Tesla Inc. made its second round of price cuts in China this week, further fueling concerns the carmaker is reigniting a price war.
(Bloomberg) — Tesla Inc. made its second round of price cuts in China this week, further fueling concerns the carmaker is reigniting a price war.
The company reduced the price of Model S sedans and Model X sport utility vehicles in inventory by as much as 70,000 yuan ($9,600) to 754,900 yuan and 836,000 yuan respectively, according to a statement published on its official WeChat account on Wednesday.
The move comes just two days after Tesla marked down the Long Range and Performance versions of the Model Y SUV by 14,000 yuan and extended an insurance subsidy for the base version of the Model 3 sedan, keeping the perk in place through the end of next month.
The cuts may further accelerate a price war in the world’s biggest auto market, and put pressure on premium carmakers such as BMW AG and Mercedes-Benz Group AG to follow suit. In addition to the discounts, other incentives including free fast-charging credits and trials of Tesla’s enhanced Autopilot system for referrals remain in place.
Tesla shares fell 1.3% at the start of premarket trading Wednesday. The stock has dropped 20% since Chief Executive Officer Elon Musk warned of the potential for further price cuts during the carmaker’s July 19 earnings call.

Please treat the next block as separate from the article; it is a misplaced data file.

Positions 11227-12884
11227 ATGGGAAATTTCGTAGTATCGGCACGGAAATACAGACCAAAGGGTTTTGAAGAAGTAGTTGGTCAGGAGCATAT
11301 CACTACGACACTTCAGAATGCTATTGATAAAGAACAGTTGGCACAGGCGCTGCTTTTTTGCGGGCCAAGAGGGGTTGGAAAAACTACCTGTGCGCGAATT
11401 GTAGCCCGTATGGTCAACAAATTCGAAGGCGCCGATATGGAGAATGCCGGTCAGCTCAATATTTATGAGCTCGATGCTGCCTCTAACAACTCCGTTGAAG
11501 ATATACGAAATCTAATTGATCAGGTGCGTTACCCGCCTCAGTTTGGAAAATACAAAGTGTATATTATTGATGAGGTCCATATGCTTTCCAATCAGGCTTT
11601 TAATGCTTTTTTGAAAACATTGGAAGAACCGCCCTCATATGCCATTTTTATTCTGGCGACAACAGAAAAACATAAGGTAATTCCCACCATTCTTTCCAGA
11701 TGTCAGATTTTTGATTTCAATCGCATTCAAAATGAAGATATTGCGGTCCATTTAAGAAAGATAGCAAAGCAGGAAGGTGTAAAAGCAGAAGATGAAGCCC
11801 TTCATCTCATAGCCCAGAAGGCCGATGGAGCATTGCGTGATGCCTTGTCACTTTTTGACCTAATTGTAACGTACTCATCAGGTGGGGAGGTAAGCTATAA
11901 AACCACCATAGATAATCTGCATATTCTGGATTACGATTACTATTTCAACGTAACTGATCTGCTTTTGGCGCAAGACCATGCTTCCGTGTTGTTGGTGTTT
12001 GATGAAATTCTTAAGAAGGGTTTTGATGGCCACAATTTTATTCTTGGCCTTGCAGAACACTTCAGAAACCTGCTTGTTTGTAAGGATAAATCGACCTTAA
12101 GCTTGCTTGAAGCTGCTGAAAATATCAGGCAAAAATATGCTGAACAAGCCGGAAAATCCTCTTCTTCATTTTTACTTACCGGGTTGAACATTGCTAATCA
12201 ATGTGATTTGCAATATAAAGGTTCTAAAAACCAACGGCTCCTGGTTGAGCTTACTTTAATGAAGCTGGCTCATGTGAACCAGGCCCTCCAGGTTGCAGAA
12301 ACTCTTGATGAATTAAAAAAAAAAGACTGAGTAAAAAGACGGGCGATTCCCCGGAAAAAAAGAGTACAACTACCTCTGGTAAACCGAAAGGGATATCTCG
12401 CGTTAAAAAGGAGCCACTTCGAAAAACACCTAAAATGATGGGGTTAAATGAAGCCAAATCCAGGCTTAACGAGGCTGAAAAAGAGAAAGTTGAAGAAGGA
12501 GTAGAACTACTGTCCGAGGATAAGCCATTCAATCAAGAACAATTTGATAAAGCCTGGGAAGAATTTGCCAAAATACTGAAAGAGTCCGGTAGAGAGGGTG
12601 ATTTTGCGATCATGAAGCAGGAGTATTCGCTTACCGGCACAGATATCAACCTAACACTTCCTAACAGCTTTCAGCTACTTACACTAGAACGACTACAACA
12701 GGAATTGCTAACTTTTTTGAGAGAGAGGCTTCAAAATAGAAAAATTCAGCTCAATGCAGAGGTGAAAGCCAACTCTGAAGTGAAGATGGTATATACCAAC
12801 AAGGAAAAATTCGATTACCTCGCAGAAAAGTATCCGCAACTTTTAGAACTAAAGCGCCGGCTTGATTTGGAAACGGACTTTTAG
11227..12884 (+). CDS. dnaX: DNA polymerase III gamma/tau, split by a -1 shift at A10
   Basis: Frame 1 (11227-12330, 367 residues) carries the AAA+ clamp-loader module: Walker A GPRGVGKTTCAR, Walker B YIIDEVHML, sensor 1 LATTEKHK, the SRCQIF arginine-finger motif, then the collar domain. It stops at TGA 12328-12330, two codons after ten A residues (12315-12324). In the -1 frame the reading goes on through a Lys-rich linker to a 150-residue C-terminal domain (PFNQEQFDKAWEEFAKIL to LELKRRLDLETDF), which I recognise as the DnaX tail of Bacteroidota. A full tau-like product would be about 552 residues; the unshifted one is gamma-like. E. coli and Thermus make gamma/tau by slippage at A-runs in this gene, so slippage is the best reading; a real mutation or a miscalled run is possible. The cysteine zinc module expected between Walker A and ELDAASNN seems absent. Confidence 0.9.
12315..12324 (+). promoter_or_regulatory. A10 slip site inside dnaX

Read More: Tesla Starts China Price War That May Destroy Some Carmakers
Tesla’s shipments from its China plant plunged 31% in July to the lowest level this year. The automaker announced last month that global production would drop in the third quarter due to downtime for factory upgrades, without offering specifics. It’s expected to start making a revamped version of the Model 3 sedan soon.
Musk said last month that Tesla would have to keep cutting prices if interest rates continue to rise. Several rounds of discounting already have taken a toll on the company’s automotive gross profit margin, which fell to a four-year low in the second quarter.
Read More: Tesla Rolls Out New Base Model S and X for $10,000 Less
(Updates with early trading in the fifth paragraph.)
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